Two of the men who were in that room, James Mitchell and Bruce Jessen, are the psychologists who originally proposed applying the harsh tactics used in SERE training to detainees held by the United States government. Because of this they are almost universally vilified. Many think of them as people whose work has greatly tarnished the image of America.

But Bryce Lefever, a former SERE psychologist who first met Mitchell and Jessen at the 1990 meeting, does not see them this way. Lefever went on to serve as a military psychologist at the detention center at Bagram Air Base in Afghanistan, and he is one of the few psychologists involved in this community who have come forward in the wake of the revelations about harsh interrogation tactics to defend the work of the mental health professionals.

Lefever's message is clear: Mitchell and Jessen and the other psychologists involved in this work should be not reviled but lauded. To Lefever, they are patriots who deserve praise.

"I think the media ought to give us a big ol' thank you for our efforts on behalf of America," Lefever says. "There should be some recognition of the effort — the really extreme effort — that we've gone through to help."

Ethical Standard: The Most Good For The Most People

From Lefever's perspective, the notion that psychologists behaved in an unethical manner is absurd; a product, he believes, of a fundamental misunderstanding of the psychologists' true ethical obligations. Because psychologists are supposed to be do-gooders, Lefever says, "the idea that they would be involved in producing some pain just seems at first blush to be something that would be wrong, because we 'do no harm.' "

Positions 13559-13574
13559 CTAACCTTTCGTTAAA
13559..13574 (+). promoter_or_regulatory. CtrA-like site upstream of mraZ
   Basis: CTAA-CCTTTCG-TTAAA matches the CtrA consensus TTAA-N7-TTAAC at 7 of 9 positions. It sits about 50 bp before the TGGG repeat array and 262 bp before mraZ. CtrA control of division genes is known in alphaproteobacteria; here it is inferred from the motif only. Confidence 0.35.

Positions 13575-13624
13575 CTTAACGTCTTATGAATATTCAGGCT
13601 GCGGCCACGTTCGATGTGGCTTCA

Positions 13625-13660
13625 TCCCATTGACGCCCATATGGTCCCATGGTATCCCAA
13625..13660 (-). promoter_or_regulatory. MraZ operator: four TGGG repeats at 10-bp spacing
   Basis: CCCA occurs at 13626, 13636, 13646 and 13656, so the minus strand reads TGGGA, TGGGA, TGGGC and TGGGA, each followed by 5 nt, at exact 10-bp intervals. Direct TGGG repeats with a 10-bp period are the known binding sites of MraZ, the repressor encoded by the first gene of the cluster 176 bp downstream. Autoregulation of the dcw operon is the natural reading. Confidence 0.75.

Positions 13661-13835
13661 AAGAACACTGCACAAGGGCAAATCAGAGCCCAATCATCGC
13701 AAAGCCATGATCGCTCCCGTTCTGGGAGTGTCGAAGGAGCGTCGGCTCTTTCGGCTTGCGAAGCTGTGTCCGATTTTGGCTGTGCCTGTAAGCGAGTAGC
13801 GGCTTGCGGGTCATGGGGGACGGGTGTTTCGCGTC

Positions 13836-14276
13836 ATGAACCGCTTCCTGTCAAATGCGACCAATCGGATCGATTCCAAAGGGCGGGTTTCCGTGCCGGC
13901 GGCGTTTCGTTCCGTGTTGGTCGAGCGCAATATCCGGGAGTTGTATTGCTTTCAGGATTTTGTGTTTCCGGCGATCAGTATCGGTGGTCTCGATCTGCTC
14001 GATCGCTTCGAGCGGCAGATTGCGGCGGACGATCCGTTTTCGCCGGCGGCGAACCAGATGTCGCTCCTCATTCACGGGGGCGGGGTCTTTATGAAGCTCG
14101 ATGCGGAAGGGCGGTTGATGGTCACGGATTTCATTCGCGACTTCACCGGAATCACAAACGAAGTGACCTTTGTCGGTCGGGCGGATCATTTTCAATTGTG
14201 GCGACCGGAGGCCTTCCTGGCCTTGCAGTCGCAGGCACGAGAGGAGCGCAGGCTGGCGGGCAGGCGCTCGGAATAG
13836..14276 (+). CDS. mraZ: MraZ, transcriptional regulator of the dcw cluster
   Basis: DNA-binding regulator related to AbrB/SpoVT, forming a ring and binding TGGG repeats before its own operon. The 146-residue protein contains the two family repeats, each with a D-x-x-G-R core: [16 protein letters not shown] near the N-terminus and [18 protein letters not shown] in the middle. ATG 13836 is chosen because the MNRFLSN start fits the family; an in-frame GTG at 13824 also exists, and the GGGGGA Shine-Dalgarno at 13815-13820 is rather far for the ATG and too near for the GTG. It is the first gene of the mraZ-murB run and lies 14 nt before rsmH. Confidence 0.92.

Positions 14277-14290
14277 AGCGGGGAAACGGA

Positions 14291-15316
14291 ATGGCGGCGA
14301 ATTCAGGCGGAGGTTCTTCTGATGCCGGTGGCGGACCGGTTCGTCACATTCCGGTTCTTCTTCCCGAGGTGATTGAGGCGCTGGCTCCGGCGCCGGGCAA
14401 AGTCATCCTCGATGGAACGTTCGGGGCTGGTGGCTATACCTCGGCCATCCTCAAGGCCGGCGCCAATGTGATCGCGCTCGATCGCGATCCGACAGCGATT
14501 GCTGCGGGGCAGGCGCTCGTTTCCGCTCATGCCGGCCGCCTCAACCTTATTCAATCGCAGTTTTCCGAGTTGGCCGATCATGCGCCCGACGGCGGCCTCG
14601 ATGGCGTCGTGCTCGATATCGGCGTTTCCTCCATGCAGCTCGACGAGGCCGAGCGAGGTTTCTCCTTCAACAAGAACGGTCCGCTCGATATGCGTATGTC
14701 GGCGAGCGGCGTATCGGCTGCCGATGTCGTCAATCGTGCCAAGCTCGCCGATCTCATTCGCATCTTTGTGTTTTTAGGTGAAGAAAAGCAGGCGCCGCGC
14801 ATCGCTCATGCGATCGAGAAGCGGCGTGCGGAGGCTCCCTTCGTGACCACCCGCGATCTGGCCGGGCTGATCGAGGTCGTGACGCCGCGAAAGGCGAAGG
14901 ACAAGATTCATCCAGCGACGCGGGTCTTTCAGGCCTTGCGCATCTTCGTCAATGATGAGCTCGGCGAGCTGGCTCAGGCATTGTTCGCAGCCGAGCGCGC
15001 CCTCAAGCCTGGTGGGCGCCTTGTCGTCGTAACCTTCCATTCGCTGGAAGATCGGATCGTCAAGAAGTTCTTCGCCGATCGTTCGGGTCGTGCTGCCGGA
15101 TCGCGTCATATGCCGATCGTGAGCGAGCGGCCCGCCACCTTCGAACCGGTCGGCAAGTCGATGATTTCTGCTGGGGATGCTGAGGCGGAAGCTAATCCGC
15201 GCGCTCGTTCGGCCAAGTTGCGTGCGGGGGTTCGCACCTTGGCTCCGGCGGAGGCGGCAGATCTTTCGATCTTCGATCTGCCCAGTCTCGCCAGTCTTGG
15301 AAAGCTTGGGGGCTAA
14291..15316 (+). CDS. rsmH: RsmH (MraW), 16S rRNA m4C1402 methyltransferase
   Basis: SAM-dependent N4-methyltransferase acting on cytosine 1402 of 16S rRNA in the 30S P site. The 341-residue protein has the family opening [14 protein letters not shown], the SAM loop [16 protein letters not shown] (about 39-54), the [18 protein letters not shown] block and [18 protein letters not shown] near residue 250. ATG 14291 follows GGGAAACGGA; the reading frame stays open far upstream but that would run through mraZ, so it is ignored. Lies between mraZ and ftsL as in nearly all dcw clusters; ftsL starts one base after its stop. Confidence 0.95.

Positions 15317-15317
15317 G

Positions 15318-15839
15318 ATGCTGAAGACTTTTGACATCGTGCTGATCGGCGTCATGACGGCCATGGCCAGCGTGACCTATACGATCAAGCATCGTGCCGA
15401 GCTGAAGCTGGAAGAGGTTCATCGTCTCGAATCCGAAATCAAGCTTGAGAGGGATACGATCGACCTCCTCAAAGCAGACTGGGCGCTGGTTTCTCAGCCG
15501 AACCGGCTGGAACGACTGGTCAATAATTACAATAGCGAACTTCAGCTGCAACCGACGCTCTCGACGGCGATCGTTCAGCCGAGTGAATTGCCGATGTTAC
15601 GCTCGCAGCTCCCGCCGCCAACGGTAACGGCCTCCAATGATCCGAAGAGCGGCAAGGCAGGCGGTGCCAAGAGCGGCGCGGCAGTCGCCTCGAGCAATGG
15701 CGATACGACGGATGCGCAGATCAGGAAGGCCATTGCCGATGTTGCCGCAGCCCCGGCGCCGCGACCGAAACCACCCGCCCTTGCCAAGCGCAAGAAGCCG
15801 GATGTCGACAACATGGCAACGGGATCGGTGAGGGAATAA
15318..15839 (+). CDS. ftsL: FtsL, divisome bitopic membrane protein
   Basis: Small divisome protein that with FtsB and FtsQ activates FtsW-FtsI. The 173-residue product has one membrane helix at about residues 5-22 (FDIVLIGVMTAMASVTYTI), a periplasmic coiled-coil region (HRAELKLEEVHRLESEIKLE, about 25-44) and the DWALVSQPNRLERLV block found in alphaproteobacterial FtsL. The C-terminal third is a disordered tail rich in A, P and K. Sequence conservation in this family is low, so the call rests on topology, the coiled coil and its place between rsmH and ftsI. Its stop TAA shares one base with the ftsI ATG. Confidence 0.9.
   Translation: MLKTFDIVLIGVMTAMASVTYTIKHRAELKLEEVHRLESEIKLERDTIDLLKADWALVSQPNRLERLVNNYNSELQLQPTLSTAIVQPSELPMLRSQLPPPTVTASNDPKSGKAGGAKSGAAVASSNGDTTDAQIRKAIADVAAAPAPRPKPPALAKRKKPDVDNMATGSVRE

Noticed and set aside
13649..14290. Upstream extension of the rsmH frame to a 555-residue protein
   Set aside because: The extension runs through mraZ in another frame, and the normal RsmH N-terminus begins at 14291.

But in fact, says Lefever, "the ethical consideration is always to do the most good for the most people."

Under this logic, after the horrors of Sept. 11 it was only natural for the psychologists involved in the SERE training to come forward and propose the application of those techniques to people detained by the U.S. government. The American people, after all, were under threat.

"America's house was broken into on 9/11 and someone had to raise their hand to stop it," says Lefever. "And early on there was a sense of desperation in intelligence-gathering."

In the face of that desperation, says Lefever, psychologists felt a need to act. Though today there is intense controversy around the idea that harsh interrogation tactics produce accurate information, at the time, says Lefever, it was "absolutely clear" to the psychologists in the SERE programs that the harsh interrogation tactics worked.

"You know, the tough nut to crack, if you keep him awake for a week, you torture him, you tie his arms behind him, you have him on the ground — anyone can be brought beyond their ability to resist," says Lefever.

In The Name Of America

And from Lefever's perspective, it would actually have been unethical for them not to suggest the use of these tactics on the few individuals who might be in a position to provide information that could potentially save thousands of American lives.

"America is my client; Americans are who I care about," says Lefever. "I have no fondness for the enemy, and I don't feel like I need to take care of their mental health needs."

Lefever says all of the military psychologists he knew felt this way. Their client was America, and "do no harm" meant that psychologists should work in every way to save the lives of the Americans they had pledged themselves to serve. Civilian psychologists usually interpret "do no harm" in a more narrow way, as an exhortation to protect the life of the individual sitting in front of them.

Lefever says he was not involved in any way in organizing or implementing the application of harsh tactics to detainees. He also says that he personally wasn't in favor of using the harsher methods because he thought that the techniques, if known, might damage America's image. Still, he feels strongly that the psychologists involved should not be unjustly criticized.

"Anyone who wants to throw stones in this situation really needs to step back and figure out what they themselves would do in these situations and not just be 'ivory tower' critics," says Lefever. "Most of the time they have no idea what they're talking about."